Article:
Gourmet San
261 Bethnal Green Rd
Bethnal Green
Tower Hamlets E2 6AH
25/04/2011
Don’t wave your chopstick or point them at people (I pointed at food…not sure if it’s OK…). Don’t drum your chopstick on the side of your bowl (ok, avoided). Absolutely DO NOT stick your chopstick into your rice (it’s an omen of death, in case you were wondering). Teapot spout pointing toward someone is a no-no (had beer so couldn’t go wrong), and NEVER flip a fish over or the next boat you’ll pass will capsize (I probably caused the biggest series of nautical accidents in history).

Being the restaurant in Bethnal Green these rules probably won’t apply, one might think, but as soon as you enter Gourmet San you are in Szechwan so, BEHAVE!

The place is small and the kitchen minuscule, but there wasn’t a single table available in the room. Luckily they have two other rooms upstairs (didn’t even notice the stairs) and that’s where we were taken. On my way up I had time to notice two things: the portions seemed humongous, and all the Chinese people in London were eating here.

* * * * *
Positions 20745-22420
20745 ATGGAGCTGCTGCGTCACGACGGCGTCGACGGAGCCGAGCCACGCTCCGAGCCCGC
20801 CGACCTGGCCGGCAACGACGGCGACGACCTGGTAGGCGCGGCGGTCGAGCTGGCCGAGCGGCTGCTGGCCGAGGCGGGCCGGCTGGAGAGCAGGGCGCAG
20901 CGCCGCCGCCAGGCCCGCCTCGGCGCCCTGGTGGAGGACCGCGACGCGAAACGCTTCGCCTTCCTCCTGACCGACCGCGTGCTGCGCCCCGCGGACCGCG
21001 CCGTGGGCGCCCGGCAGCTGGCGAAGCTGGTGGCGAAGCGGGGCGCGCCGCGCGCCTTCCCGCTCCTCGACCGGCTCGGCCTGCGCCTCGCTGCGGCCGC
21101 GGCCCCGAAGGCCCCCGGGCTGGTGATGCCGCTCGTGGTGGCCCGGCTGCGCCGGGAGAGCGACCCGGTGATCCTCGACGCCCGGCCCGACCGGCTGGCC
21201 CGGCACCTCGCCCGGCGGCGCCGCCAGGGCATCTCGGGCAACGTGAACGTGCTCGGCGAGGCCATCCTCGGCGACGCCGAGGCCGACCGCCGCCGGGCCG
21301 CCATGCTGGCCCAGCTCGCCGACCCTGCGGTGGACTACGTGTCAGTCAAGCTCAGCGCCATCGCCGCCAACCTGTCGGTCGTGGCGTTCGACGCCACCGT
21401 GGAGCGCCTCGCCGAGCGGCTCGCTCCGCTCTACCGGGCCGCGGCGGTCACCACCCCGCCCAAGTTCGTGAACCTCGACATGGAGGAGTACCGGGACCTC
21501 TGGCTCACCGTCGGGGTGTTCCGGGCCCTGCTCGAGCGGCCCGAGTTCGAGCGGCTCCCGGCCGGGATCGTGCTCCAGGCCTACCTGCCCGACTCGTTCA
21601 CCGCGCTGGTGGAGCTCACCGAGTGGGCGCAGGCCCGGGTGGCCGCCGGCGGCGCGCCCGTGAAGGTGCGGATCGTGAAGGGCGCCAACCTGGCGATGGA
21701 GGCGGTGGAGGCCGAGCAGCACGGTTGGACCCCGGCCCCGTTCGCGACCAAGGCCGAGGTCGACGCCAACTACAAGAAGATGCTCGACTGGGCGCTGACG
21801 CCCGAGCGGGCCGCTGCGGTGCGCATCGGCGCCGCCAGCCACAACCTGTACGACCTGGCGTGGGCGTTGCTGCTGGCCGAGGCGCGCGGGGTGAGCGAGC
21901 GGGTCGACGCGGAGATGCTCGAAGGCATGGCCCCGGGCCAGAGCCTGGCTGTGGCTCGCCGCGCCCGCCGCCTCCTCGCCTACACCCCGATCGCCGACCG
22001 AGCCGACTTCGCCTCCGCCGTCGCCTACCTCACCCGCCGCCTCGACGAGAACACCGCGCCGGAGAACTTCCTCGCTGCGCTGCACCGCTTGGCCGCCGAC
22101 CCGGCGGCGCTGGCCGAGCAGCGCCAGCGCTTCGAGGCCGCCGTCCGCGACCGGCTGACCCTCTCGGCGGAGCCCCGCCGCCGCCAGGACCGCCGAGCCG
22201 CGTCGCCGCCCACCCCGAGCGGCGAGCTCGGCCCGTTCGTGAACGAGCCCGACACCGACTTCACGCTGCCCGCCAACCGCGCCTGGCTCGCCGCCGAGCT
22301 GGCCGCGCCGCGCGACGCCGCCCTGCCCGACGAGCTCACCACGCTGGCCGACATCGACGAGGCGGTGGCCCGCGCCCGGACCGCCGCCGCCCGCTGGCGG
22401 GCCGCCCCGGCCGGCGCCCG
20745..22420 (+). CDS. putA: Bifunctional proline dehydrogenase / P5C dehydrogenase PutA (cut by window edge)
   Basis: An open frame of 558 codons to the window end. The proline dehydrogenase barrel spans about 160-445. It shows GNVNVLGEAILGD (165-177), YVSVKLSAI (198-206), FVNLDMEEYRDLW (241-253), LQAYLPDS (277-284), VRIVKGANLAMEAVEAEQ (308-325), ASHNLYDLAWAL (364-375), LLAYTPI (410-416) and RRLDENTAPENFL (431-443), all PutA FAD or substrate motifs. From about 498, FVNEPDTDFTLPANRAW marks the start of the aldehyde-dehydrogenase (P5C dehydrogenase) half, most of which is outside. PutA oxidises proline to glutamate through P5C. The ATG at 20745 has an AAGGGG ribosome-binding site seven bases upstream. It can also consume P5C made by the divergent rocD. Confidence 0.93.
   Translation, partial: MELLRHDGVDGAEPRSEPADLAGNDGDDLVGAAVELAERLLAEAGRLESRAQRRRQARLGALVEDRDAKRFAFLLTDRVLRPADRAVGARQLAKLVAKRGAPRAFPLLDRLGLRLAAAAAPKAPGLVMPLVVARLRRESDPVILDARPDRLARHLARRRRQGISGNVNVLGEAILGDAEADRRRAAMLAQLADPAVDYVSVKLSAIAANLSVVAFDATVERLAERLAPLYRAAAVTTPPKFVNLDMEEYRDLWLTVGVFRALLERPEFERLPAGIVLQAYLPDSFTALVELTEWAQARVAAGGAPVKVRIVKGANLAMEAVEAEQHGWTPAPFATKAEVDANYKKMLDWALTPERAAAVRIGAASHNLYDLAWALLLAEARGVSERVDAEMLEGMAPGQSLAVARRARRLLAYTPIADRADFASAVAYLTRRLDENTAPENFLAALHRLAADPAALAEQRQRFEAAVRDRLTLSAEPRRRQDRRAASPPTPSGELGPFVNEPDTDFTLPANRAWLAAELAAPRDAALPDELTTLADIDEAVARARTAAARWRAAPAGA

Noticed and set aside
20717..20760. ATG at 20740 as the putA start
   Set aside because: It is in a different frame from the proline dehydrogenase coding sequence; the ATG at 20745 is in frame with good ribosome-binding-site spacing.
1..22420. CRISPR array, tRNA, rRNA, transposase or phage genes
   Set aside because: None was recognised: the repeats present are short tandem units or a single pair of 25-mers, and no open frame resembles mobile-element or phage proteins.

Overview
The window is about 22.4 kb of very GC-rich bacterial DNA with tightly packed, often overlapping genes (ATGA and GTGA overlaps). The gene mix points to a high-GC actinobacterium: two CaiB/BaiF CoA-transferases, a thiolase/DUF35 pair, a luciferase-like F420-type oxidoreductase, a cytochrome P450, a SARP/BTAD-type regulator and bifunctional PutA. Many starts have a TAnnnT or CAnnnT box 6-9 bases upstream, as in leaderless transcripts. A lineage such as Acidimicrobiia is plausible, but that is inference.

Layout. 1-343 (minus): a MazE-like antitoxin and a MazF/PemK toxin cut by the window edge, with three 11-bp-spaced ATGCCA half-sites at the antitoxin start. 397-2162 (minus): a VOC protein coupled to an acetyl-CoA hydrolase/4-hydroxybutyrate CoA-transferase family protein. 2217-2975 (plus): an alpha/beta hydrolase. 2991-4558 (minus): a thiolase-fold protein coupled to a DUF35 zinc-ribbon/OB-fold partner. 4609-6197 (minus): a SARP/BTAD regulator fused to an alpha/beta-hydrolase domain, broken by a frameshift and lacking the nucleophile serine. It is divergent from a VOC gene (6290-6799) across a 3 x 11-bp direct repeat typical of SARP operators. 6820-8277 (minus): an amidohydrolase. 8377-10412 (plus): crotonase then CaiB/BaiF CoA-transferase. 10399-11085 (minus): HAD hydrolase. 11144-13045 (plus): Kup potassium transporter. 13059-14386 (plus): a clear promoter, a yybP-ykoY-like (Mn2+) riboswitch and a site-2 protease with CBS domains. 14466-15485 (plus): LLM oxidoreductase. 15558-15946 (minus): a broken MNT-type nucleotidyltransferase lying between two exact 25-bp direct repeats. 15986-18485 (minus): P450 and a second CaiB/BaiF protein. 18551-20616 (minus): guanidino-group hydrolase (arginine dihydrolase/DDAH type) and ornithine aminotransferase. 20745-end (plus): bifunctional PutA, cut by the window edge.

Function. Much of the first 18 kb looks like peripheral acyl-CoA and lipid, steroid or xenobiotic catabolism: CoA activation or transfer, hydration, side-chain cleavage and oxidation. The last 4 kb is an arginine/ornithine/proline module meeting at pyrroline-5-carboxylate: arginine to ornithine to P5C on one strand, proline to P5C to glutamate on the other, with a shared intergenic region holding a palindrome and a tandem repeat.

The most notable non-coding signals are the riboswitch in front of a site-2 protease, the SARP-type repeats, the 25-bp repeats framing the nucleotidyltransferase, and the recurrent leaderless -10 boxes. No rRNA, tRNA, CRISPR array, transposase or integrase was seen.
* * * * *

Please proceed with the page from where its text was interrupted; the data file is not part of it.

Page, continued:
Ordering is difficult, especially because the staff struggles with English, the menus are in Chinese (English copies available though) and the list of dishes is endless.

Andrew and Mary had been there before and seemed to be incredibly familiar with Szechwan cuisine, so we trusted them (and since then always will) and followed their instructions. We wrote down on a piece of paper what we wanted, showed it to the waitress, pointed at the menu just to make sure and started salivating. Very quickly, and very well staggered, our banquet arrived at the table.

Cucumber salad: cucumber cut in big chunky pieces, nice, refreshing, simple

Stir-fried aubergine: again, big chunky pieces of aubergines coated in some kind of soy syrup I suppose, which sent me over the moon!

Dry sweet and sour pork: looked like gigantic pork’s ears deep fried and unhealthily sticky. I don’t know what part of the animal actually was but I didn’t even get close to it. But the “zhu rou” made my friends a very happy trio.